Egypt’s economic situation is so dire that the government is asking people to eat chicken feet…

“Many Egyptians are furious that the government would ask citizens to resort to foods that are symbols of extreme poverty in the country… “(We have entered) the age of chicken feet, the collapse of the Egyptian pound… and drowning in debt,” tweeted Mohamed Al-Hashimi, a media personality, to his 400,000 followers.”


Lebanese pound slumps to new low as president vote fails again.

“Lebanon’s currency hit an all-time low against the dollar on the black market Thursday as politicians for an 11th time failed to elect a new president in the crisis-torn country… Since an unprecedented financial crisis hit Lebanon in late 2019, the currency has lost more than 95 percent of its value…”


Lebanon to take out $116m in loans for ailing electric grid.

“The cash-strapped country for over two years has struggled with rampant power cuts that have crippled much of public life, worsening a broader economic crisis that has pulled over three-quarters of the country’s population into poverty. Today, households only receive about an hour of state electricity per day…”


Lebanon’s middle class vanishes as economy collapses.

“Following years of political and economic crises, Lebanon’s population structure has changed, and not for the better… Lebanon’s capital Beirut has turned into a city of contrasts. Expensive cars park before popular restaurants and bars, while people of all ages rummage through bins for something edible.”


Balochistan unrest unnerves Pakistan, Army chief Munir blames ‘external enemies’…

“Not just terrorism, the Balochistan province of Pakistan is even facing an acute shortage of essential food items. Earlier this month, in the wake of the worsening economic situation in Pakistan, the Balochistan administration had sent an urgent missive to the Shehbaz Sharif-led government informing about the complete lack of wheat in the province.”


Bangladesh: Protests denouncing government’s plan to increase gas price rates possible across country into late January.

“Various opposition political groups, such as the Bangladesh Jamaat-e-Islami (JI) and Bangladesh Nationalist Party (BNP), and other activists opposed to the government’s plan to increase gas prices may stage protests across the country into late January.”


The number of children grappling with various forms of undernutrition in Sri Lanka increased for the first time in at least six years in 2022, a government report and data from the health ministry indicate.

“The island nation of 22 million people is struggling with soaring prices, including of food, largely caused by its worst economic crisis since it gained independence in 1948.”


The worst thing about Davos? The Masters of the Universe think they are do-gooders…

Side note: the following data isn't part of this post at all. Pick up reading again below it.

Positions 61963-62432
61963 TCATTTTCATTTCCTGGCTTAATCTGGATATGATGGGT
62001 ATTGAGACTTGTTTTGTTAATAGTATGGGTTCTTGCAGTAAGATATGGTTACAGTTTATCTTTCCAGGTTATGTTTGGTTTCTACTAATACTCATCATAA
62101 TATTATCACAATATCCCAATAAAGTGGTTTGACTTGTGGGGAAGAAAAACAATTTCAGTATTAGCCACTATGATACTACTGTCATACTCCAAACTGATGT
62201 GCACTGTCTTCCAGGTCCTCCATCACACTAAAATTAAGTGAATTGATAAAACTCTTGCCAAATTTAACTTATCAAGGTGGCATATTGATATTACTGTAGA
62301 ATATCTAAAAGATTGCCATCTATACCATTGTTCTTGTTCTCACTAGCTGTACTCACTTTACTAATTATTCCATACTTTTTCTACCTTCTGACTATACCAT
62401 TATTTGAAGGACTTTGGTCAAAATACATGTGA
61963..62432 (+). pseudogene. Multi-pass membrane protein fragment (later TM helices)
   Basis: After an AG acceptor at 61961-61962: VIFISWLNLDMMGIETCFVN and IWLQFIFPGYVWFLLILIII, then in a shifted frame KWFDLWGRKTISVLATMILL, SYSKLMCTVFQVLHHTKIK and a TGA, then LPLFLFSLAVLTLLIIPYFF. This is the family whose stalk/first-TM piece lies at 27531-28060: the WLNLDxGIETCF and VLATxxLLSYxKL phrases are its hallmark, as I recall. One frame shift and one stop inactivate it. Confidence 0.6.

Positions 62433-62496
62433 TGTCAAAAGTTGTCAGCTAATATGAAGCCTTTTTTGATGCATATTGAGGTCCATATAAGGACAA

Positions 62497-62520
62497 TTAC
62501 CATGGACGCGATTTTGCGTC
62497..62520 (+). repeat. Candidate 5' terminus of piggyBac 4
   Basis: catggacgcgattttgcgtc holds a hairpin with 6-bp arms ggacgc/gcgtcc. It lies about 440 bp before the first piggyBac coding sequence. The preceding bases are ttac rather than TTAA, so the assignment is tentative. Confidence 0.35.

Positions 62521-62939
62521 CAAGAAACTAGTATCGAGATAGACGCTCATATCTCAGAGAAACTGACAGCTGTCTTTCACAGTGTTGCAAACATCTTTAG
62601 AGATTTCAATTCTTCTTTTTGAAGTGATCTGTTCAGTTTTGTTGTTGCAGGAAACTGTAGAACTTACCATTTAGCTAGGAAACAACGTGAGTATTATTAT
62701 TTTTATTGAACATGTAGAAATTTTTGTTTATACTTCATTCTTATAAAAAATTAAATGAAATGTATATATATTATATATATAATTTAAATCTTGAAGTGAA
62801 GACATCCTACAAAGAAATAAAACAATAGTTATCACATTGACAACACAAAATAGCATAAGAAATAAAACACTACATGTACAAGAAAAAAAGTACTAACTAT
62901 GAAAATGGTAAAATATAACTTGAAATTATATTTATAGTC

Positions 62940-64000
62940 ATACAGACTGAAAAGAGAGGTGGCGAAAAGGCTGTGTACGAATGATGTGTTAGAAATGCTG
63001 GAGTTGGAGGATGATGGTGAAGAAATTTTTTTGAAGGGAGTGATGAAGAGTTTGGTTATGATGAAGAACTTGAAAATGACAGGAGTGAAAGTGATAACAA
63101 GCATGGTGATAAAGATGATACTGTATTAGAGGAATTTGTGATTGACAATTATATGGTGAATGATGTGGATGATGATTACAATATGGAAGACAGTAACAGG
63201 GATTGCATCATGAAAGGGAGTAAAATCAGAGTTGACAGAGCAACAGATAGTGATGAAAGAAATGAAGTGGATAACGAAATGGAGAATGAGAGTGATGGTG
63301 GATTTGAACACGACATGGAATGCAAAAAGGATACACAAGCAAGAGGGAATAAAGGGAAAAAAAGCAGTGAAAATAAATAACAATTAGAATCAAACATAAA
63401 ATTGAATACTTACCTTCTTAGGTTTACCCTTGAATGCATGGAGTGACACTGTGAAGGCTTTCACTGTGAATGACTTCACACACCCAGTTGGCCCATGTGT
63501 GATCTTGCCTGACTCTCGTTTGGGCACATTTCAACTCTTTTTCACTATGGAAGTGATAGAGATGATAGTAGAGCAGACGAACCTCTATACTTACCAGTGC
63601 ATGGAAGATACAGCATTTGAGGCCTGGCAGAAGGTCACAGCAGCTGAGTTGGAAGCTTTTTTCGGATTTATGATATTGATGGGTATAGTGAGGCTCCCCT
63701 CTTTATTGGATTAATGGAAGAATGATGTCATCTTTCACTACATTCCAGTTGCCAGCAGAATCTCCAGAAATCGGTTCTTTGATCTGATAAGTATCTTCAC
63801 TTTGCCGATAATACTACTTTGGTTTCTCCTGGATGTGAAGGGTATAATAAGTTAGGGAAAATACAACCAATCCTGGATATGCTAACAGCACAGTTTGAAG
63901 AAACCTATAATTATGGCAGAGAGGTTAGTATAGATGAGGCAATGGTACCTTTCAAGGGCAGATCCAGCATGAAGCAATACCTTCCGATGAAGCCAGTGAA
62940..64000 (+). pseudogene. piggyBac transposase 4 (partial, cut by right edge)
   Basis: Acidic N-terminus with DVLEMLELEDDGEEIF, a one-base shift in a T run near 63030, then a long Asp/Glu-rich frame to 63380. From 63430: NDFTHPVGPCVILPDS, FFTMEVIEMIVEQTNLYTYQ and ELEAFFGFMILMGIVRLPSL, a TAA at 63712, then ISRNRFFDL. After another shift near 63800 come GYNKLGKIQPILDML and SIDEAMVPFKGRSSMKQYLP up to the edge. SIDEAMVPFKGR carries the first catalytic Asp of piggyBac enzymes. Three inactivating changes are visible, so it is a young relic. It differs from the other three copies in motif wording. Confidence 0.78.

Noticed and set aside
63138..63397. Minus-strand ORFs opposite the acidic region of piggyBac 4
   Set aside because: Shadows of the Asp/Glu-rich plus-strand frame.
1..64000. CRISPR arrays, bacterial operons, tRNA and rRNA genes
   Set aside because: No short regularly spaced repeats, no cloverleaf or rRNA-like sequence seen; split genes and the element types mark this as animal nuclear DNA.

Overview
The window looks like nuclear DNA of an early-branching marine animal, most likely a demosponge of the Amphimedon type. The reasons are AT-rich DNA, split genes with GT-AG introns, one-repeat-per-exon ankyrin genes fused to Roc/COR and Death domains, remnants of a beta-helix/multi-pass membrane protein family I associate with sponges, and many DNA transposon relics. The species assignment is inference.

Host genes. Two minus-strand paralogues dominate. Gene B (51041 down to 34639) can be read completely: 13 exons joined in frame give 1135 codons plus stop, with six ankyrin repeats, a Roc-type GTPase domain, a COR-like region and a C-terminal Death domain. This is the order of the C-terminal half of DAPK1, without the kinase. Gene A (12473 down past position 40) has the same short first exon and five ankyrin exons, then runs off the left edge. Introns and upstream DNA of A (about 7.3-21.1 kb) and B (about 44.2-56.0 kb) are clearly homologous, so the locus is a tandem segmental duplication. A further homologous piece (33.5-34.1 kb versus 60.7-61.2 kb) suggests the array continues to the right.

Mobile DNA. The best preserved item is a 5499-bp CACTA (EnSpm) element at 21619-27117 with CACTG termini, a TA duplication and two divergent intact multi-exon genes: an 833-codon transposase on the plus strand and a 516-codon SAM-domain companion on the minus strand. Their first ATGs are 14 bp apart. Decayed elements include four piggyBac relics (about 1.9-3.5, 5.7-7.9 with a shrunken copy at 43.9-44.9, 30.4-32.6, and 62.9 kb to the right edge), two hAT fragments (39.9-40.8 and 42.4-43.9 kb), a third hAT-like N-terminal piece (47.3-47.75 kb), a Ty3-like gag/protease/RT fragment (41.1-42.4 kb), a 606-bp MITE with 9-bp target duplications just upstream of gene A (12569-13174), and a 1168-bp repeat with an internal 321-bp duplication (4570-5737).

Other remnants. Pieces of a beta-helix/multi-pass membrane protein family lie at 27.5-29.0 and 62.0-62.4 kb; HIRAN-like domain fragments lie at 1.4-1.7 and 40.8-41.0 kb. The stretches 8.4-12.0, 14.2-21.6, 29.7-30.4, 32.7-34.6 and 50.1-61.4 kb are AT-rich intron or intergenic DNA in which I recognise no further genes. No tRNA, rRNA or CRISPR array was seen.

“Davos and similar conclaves can only be understood as performances. They are the stage upon which the Masters of the Universe act out the dramatic narrative of their own lives. They are exercises in mutual self-affirmation: we’re here, and we are important.”


Davos elites need to wake up to ‘megathreats’ the world is facing…

“Where once interest rates were too low – or even negative – they have now been rising fast, driving up borrowing costs and creating the risk of cascading debt crises. The age of hyper-globalisation, free trade, offshoring, and just-in-time supply chains has yielded to a new era of deglobalisation, protectionism, reshoring (or “friend-shoring”), secure trade and “just-in-case” supply-chain redundancies.”


The Era of Markets ended in 2019. What comes next?

“…What comes next? The honest answer is nobody knows. What is clear is that we are moving towards a more multipolar world, instead of the American-dominated order. The bad news is that this is going hand-in-hand with rising protectionism, conflict and outright war.”


You can read the previous “Economic” thread here. I’ll be back over the weekend with a “Climate” thread.

If you found value in this content, please help me continue this work by becoming a patron of my work via Patreon. And if you are already a subscriber or have donated – thank you! It is an enormous help as the cost-of-living crisis ratchets up here in the UK.

18th Jan 2023 Today’s Round-Up of Economic News

Central banks risk setting off a financial earthquake with constant rate rises, warns ex-IMF economist… Odds of a major financial crisis are shortening, says Ken Rogoff.

“Breakneck monetary tightening by the major central banks is nearing a critical tipping point and risks triggering a chain-reaction of financial distress, the world’s leading expert on debt crises has warned.

“The combination of recession and rising real interest rates is very dangerous,” says Harvard professor Ken Rogoff, a former chief economist at the International Monetary Fund…

“He believes it was a minor miracle that the world averted financial crisis last year but the odds of a major accident are shortening as the delayed effects of past tightening feed through.